june 25 marks the 70th anniversary of the Korean War — it is perhaps the conflict paid the least attention in contemporary history. As such, it is also known as the “Forgotten War” or the “Unknown War” to most, save those who fought in it. Because of this status, the details surrounding the war, why it took place and its aftermath, are presented more as a Cold War footnote in Western world history lessons.

Why war broke out in Korea

At the end of World War II, the United States and the Soviet Union liberated annexed Korea, then one country, from the Japanese. The U.S. and the Soviets then split the nation into two occupation zones: North and South, with the U.S. advising the south as it transitioned to a republic and the Soviets taking the north and installing communist leader Kim Il Sung, grandfather to current Supreme Leader Kim Jong Un. As the Cold War began, two sovereign countries were then effectively established in 1948 — the south as a republican state, and the north, communist. The border between the two was named the 38th parallel.

On June 25, 1950, North Korean forces, the Korean People’s Army, backed by China and the Soviet Union, crossed the 38th parallel into South Korea. Their plan was simple: unify the Korean Peninsula once more, but under the Kim’s rule. It would make Korea the first battleground of the Cold War.

As a result, the newly formed United Nations and its Security Council authorized the dispatch of forces to quell the conflict. It was a physical war fought about differing philosophies: Communism versus capitalism.

If the best minds in the world had set out to find us the worst possible location in the world to fight this damnable war, the unanimous choice would have been Korea,” then-Secretary of State Dean Acheson said.

Who fought?

Though the United States made up the bulk of the fighting force duringthe Korean War with nearly 5.3 million troops deployed worldwide by its end, more than 55 nations contributed to the South Korean cause with troops, supplies, or other forms of aid. Twenty-one countries participated militarily. The South Korean forces, which formed the Republic of Korea Army, were established in August 1948, with Syngman Rhee as president. By the end of the conflict, 30,000 ROKA were lost to the cause.

Over the course of the three-year war, more than three million troops North Korean, Chinese and Russian troops participated in what would become a gruesome border war.

“The toll of the war included about 1.2 million deaths in South Korea, 1 million deaths in North Korea, 36,500 deaths for U.S. troops and 600,000 deaths for Chinese soldiers,” CNN reported.

What happened

The border dispute, which erupted into a full-on war, though considered “forgotten” set the stage for some of the most famous, gruesome battles in modern military history. It was host to the Battle of Bloody Ridge, the Battle of Chosin Reservoir, and the Battle of Inchon.

The first, Bloody Ridge, in the midst of the war’s 1951 stalemate, lasted three weeks and produced 2,700 UN casualties, but 15,000 for the opposing side. The fight at the Chosin Reservoir, often referred to as the most harrowing of the Korean War’s battles, which redefined heroism as shown by U.S. Marines, battling frigid weather and fighting in the harshest terrain Korea had to offer. Inchon — a shining moment for U.S. General Douglas MacArthur, was the amphibious landing that “reversed the tide of the war, forcing the invading North Korean army to retreat in disorder up the Korean peninsula,” according to Encyclopaedia Britannica.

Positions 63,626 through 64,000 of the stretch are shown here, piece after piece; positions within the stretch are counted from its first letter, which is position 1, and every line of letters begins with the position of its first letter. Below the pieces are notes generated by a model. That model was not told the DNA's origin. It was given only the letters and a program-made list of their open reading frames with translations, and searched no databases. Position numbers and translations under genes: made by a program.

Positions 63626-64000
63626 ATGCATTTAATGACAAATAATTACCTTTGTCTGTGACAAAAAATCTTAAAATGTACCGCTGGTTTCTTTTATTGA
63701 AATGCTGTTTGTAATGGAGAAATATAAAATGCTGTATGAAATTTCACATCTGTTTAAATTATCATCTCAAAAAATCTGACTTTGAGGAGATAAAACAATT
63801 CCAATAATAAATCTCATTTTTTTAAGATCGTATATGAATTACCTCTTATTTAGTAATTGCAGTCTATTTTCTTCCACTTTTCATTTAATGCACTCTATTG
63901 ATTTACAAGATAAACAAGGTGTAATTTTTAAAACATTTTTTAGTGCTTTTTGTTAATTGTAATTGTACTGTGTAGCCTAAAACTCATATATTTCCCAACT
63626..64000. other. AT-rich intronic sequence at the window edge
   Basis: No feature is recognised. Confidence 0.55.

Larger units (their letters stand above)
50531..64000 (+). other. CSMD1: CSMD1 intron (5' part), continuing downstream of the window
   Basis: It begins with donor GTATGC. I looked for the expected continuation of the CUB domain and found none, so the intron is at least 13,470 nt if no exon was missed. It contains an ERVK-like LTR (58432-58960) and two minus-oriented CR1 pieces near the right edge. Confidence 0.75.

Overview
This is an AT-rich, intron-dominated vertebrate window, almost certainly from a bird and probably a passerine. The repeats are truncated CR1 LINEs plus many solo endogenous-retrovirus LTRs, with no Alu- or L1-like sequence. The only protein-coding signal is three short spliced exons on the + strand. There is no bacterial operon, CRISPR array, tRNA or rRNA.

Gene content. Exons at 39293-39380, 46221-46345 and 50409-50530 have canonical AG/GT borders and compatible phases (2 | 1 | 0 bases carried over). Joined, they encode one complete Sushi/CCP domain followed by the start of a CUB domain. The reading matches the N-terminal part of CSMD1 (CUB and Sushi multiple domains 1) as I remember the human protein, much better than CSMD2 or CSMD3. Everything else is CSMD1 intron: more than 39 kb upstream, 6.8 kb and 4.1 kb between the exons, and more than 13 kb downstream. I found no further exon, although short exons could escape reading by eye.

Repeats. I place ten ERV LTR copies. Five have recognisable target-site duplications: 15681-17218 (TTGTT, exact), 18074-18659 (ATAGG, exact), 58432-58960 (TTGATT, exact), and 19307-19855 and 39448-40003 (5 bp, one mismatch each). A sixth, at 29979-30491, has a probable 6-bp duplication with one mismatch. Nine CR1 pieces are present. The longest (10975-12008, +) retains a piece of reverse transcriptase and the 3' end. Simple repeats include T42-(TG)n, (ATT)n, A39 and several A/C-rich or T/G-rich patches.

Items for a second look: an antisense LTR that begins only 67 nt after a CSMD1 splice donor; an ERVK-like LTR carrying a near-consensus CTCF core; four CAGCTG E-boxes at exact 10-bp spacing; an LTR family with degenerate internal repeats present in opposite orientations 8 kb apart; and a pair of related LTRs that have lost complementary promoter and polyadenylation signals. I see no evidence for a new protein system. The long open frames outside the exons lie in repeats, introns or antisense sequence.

After three harsh years of fighting countless battles, with troops lost to countries all around the globe, a ceasefire was reached. On July 27, 1953, U.S. Army Lt. Gen. William K. Harrison, Jr. and North Korean Gen. Nam Il, signed 18 copies of the official Korean Armistice Agreement, in three languages.

The Armistice, however, was not a permanent peace treaty between the two nations.

Why it’s important today

While the Armistice ended all hostilities in Korea by armed forces, no peace treaty has ever been signed between the North and South Korean governments to re-establish relations. In essence, the war never ended. However, a demilitarized zone, DMZ, was created by adding 1.2 miles along each side of the 38th parralel, but both sides maintain strong military presence there.

The countries have intermittently experienced periods of conciliation and outright hostility over the last 70 years. Some family members remain trapped on opposing sides of the border.

As North Korea’s saber-rattling has ramped up surrounding its development of nuclear programs, there continues to be a strong U.S. military presence — reportedly 28,500 — in South Korea.

Since the outbreak of COVID-19, tensions are rising as “the international shutdown of goods and services has accomplished more decimation of the North Korean economy than any sanctions regime,” according to Alexis Dudden, professor of history at UConn. “The country that has done extremely well [with the pandemic] is South Korea. The obverse of that is North Korea says, we don’t have any cases. We know that not to be true because officials were executed at the beginning of the pandemic for not following protocol. I have no inside knowledge. Nobody does.”

As for the prospect of peace, it’s unlikely, she notes.

“Without a peace treaty to end the Korean War, there can be no tractionable change,” Dudden said. “I just have no idea whether there is the will to make this happen.”

Sarah Sicard is a Senior Editor with Military Times. She previously served as the Digitial Editor of Military Times and the Army Times Editor. Other work can be found at National Defense Magazine, Task & Purpose, and Defense News.

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